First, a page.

Routes - Zone 4
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Zone 4 Map What makes Zone 4 an interesting place to cycle is you share the road with horse and buggies driven by the Amish. This zone is bordered to the north by Hwy. 89, to south by Hwy. 7/8, to the east by Hwy. 6 and to the west by Hwy. 23 and a mixture of small roads that lead into Stratford. Although you see many little towns on the route profiles, these are not towns with any services. They are more like very small family communities. Be sure to stock up on food and water before you leave as you won't find much while on route.

The roads in this area are very well maintained and are usually of the tarmac variety. You won't find much "chip and tar" here. Contrary to what I first thought, the landscape here is rolling, pasture and farmland. You will share the road with minimal traffic and the ever frequent horse and buggy.

The starting point for routes in this zone is the University of Waterloo. All the routes posted so far to this zone are routes from the "Tour of Waterloo". This is a great event with proceeds donated to local charities. A great place to visit while in the area is St. Jacobs. The main street here is large enough to spend the entire day browsing all the shops and eating wonderful food. Not too far away is the market area where the Amish come to sell their goods. Also a great place to visit while in the area is Stratford. This town is famous for its theatre, but is also a town that will service all your needs.


Town/CityDistance (km)Elevation Gain (m)Categorized Climbs
ViewWaterloo128 km1026 mN/A


Map of Waterloo


StartLengthStart | End Elevation Total Elevation GainAvg. GradeMountain Name


General Route Information:

  • Start Location: University of Waterloo
  • Distance: 128 km
  • Elevation Gain: 1026 m
  • Washrooms: inside University buildings if open
  • Supplies: On route to the University, just off the hwy.
  • Food on Route: None
  • Difficulty Rating: 10/10

Emergency Services:


Don't let the area fool you as it did me. This route is from a race called the "Tour de Waterloo" (check out the home page for more information). I came into the race thinking the area was flat farmland. I was right about the farmland part, but not about the flat. This particular route is the long version of the "Tour de Waterloo". There are two other distances as well; one is 70 km and the other is 40 km.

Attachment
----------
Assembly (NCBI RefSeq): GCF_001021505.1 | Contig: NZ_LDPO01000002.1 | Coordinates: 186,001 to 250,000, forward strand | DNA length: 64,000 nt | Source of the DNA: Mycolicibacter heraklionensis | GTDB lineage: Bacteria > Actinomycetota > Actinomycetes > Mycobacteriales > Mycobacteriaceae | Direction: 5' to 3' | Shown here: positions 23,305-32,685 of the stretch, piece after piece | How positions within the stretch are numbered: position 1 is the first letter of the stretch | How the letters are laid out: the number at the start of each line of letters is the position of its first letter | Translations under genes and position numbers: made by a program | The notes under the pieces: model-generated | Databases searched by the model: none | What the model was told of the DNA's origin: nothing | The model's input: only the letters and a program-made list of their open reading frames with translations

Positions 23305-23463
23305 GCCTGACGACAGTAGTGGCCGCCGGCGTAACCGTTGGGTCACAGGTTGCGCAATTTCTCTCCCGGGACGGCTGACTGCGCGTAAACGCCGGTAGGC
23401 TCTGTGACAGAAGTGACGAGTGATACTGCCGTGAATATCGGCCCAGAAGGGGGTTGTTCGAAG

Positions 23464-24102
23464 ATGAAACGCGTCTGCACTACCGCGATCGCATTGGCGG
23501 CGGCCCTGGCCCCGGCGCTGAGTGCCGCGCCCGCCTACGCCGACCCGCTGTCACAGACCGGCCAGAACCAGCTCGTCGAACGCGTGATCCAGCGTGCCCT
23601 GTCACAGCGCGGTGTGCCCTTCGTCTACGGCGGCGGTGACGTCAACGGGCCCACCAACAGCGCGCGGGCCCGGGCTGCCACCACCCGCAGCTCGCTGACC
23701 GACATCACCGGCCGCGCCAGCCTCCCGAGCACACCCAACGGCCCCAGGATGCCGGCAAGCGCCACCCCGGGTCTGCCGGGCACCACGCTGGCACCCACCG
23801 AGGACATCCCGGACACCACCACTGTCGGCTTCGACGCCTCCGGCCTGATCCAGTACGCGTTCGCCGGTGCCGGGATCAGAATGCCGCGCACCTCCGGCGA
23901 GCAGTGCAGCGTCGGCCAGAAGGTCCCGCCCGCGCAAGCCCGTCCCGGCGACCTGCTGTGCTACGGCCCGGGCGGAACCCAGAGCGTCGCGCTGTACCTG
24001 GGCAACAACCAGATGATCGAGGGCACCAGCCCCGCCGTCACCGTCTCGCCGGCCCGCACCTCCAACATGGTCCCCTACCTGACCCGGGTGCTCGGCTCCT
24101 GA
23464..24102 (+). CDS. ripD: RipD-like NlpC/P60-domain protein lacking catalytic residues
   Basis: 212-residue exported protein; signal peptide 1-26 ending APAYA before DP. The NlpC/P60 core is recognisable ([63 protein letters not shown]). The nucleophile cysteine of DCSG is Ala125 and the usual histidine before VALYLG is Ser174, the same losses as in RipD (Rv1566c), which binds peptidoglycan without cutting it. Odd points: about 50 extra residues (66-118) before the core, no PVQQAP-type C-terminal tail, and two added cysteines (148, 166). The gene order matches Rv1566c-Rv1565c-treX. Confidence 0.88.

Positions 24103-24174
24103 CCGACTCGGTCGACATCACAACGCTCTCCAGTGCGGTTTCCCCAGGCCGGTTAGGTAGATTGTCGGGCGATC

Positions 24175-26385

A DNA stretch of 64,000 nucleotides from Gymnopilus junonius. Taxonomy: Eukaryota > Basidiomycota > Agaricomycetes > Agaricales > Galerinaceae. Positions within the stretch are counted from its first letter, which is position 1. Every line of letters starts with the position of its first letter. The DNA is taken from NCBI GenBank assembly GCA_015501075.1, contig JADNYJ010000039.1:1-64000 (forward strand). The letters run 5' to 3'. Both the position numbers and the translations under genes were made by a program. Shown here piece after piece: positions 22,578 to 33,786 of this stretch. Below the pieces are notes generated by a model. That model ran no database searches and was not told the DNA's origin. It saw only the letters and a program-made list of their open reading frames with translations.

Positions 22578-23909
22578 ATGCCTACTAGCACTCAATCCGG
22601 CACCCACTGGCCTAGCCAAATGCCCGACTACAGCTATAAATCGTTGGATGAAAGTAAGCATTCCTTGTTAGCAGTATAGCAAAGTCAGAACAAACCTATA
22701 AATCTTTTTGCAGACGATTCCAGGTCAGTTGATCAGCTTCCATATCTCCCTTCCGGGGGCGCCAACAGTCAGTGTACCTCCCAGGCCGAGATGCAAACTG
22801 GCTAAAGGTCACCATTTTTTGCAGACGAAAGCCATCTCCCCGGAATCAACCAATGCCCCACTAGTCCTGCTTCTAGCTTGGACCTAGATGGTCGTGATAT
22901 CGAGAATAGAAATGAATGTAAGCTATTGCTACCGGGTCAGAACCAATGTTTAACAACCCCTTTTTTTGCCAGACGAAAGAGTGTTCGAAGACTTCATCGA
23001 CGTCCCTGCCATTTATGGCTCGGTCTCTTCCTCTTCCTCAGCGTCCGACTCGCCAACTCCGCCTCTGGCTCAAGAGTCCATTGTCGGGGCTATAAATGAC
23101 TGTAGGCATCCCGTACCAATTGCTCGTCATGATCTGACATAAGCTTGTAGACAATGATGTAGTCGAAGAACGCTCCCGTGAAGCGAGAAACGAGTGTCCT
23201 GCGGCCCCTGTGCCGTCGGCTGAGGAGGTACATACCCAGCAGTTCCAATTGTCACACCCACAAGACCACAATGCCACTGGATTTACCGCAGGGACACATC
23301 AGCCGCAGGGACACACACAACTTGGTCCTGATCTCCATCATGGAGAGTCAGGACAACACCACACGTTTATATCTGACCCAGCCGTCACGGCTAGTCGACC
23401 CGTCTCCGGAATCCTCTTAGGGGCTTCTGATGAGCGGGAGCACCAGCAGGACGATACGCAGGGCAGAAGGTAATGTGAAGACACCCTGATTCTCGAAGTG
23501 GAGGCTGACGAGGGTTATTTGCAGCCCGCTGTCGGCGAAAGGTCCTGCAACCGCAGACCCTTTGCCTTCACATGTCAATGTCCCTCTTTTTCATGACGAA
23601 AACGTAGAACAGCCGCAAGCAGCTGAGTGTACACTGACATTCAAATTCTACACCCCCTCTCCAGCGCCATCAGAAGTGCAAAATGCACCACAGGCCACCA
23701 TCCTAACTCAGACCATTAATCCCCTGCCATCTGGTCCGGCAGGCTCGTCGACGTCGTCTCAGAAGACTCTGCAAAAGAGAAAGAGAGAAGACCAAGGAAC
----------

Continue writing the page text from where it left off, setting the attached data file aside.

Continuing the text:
Once you start cycling you will reach open farmland very shortly after leaving the University of Waterloo. The one drawback to open farmland is the wind. The day I did the route it seemed to be a head wind for the entire ride. There must have been a shift in the wind because it seemed relentless. I did this race on an extremely hot summer day. The high for the day was somewhere near the mid 30's. It would have been difficult to complete the entire route in 35 degree Celsius heat if the race organizers did not have water stations along the way. There is no where to get water if you do this route on your own. So be sure to bring all you think you'll need. This route is best done on a cooler day when you don't require as much liquid. You could not carry enough to fill your needs in the middle of the summer at this distance.

The route is rolling all the time as you can see from the profile below. The landscape is pretty and the roads are in excellent condition. You'll be sharing the road with horse and buggy as this is Amish country. Most of you will more than likely pass these buggies, as they are not that fast, so please give the horses lots of room. The Amish also don't like having their picture taken so please respect that as well. The climbs on the route are not that big and are not overly steep, but there seems to be quite a few of them. The quality of the roads and the unique environment developed by the Amish make this a truly wonderful ride.

You will see many place names on the motion profile below. These are not towns or villages. The names more than likely refer to an area family or a very small community. I included them in the profile because they are on the map and I thought it might help you in your navigation if using a hand map or GPS device. At first glance, you might think the type of road you are cycling on are main roads, as they are well looked after, but they are not. The traffic in this area is minimal.

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